A US court will be forced to decide whether Hamas is a terrorist organization or simply a party to war, after a popular TV show shot in Israel had to move filming elsewhere. Now the insurance claim for the show’s production company hangs in the balance.
The show, titled ‘Dig’, has little to do with actual politics, but Israel is instrumental to the story, which involves an FBI agent working together with Israeli police to solve a mysterious murder.
But since Hamas and Israel never really stopped fighting, production always had to contend with constant threats. Recently several rockets fired into Israel forced Universal Cable Productions to move filming to New Mexico, according to The Hollywood Reporter.
The US State Department proclaimed the attack a Hamas act of terrorism, which gave Universal Cable Productions a green light to file for insurance money with the Atlantic Specialty Insurance Company. However, the insurer takes a different view to the US government, and sees the attack as simply part of an ongoing war, with Hamas then also a party to war between two sovereign entities – and not a terrorist organization.
This led to Universal Cable Productions filing a complaint with a federal court in California, insisting that acts of terrorism are included in the contract and therefore warrant a payment.
“The United States government does not recognize the Gaza Strip as a sovereign territorial nation, and does not recognize Hamas as a sovereign government. Rather, the United States government has officially designated Hamas as a terrorist organization,” Universal’s complaint states.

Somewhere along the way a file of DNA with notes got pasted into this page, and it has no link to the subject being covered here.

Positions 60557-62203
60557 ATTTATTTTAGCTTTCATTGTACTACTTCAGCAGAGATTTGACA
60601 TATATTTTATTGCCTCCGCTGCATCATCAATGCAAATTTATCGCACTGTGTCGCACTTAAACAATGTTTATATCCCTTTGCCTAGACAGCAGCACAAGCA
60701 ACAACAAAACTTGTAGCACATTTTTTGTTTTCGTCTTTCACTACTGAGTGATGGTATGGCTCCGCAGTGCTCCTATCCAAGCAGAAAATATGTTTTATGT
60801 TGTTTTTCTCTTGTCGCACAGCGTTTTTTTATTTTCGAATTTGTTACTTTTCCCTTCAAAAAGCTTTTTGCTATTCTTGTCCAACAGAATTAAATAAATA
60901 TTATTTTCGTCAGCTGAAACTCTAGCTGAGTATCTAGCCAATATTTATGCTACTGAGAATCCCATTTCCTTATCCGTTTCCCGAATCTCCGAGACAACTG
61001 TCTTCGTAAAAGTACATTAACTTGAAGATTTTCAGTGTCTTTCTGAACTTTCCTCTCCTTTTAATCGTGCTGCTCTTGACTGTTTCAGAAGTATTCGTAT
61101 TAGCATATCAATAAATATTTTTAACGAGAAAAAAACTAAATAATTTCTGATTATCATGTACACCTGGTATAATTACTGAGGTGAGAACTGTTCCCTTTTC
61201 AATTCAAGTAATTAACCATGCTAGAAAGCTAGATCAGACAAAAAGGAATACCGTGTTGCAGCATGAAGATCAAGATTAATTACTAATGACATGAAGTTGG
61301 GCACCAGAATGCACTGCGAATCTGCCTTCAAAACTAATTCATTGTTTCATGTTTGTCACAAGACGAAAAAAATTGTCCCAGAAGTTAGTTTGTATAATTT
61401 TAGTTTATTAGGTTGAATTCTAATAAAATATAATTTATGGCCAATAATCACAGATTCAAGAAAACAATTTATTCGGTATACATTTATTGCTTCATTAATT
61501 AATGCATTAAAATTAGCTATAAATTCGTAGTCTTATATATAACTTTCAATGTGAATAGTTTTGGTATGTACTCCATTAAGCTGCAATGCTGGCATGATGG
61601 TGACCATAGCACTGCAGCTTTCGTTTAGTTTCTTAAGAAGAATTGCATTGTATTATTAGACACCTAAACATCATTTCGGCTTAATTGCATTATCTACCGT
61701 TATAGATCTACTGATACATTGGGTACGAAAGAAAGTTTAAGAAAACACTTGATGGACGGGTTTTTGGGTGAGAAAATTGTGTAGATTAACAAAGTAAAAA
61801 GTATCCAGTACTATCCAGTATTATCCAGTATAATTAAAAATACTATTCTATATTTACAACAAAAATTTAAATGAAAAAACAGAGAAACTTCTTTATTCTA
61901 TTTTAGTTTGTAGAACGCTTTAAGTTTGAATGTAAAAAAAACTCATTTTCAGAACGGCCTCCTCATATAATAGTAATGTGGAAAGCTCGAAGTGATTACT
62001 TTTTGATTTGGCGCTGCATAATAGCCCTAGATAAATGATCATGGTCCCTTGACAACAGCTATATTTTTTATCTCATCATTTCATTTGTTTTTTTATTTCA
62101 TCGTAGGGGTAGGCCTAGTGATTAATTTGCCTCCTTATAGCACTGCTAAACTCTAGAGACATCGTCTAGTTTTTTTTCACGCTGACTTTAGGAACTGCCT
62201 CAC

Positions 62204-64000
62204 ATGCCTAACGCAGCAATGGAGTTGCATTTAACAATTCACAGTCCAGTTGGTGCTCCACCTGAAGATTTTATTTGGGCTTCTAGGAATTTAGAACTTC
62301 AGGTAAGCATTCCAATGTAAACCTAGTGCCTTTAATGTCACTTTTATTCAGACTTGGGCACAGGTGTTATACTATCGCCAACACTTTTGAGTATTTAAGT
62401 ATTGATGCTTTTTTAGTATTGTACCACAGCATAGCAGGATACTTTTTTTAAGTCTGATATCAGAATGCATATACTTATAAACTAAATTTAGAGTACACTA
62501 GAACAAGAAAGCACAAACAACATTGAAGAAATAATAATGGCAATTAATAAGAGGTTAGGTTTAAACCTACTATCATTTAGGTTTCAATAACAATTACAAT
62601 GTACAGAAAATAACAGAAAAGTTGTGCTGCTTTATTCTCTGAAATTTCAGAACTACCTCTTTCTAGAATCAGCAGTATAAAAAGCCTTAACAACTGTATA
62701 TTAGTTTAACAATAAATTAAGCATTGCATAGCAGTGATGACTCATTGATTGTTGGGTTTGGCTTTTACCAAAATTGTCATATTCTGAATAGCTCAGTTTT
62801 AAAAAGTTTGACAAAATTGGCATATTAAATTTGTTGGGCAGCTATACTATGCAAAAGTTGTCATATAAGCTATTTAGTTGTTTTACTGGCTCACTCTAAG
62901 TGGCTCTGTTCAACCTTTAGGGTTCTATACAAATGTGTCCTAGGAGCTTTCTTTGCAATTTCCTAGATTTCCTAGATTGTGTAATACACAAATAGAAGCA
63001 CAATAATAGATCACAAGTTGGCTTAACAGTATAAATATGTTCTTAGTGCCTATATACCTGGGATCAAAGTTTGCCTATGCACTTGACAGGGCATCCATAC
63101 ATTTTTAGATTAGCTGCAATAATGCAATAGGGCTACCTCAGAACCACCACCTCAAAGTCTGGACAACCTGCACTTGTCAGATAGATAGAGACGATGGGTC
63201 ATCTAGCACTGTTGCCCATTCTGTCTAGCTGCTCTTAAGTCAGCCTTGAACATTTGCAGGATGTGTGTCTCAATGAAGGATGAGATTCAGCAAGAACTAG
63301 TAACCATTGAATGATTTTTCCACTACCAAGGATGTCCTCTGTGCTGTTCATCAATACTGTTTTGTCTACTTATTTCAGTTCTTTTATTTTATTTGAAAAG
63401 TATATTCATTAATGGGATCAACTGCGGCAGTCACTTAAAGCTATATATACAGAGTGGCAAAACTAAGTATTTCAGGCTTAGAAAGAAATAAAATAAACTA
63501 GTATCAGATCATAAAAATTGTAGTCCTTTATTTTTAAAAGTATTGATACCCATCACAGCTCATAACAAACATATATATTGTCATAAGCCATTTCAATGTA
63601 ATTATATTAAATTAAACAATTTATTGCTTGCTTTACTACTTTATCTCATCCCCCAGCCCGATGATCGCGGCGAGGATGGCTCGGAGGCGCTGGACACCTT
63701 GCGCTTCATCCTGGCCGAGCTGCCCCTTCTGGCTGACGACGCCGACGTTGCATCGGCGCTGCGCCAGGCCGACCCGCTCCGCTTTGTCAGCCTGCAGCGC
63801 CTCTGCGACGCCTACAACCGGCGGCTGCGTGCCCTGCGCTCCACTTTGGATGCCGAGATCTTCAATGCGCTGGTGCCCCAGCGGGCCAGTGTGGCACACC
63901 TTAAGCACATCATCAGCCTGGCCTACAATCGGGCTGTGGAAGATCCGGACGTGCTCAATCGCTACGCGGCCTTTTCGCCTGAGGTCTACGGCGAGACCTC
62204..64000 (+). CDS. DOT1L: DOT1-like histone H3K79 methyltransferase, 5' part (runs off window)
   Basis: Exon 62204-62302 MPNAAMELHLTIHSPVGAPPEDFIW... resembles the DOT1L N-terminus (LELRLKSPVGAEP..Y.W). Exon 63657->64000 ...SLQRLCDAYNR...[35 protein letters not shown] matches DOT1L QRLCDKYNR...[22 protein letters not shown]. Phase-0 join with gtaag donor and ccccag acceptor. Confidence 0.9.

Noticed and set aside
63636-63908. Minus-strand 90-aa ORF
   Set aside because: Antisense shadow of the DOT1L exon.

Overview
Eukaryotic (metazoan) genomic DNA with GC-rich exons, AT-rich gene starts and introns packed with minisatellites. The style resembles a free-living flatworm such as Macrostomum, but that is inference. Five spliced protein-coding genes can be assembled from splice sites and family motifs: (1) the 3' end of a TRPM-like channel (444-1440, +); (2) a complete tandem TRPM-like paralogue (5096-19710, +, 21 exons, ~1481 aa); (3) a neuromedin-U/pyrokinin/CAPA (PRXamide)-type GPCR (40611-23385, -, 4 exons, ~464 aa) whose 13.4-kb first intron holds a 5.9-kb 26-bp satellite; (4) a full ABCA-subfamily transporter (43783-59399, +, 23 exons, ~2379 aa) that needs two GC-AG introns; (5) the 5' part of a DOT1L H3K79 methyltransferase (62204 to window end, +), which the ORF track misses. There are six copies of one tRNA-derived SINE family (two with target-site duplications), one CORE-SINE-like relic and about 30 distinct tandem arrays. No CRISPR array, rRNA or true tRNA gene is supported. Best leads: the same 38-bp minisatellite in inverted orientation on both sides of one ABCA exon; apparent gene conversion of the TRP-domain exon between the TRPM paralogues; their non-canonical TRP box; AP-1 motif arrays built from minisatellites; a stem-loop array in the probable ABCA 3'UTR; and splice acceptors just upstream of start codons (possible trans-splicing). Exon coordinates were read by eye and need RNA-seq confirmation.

“Nevertheless, Atlantic has ignored the United States government position and applicable law. It claims Hamas is a sovereign or quasi-sovereign government over the Gaza Strip territory (even though Atlantic admits the Gaza Strip is not a recognized sovereign nation), in a self-serving attempt to invoke the war exclusion and avoid its coverage obligations.”
Universal says Atlantic wrote to it in July 2014, explaining that because the act of firing the rockets has nothing to do with the United States or its policy, “the US Secretary of the Treasury has not certified [said acts] as acts of terrorism.”
Half a year later, in March 2015, the show did complete its 10-series run, but Universal is still out for money, and wants $6.9 million in damages after paying Atlantic $1.85 million for coverage.
It also states that Atlantic had initially agreed that the actions in Israel constituted grounds for a claim, before changing its mind.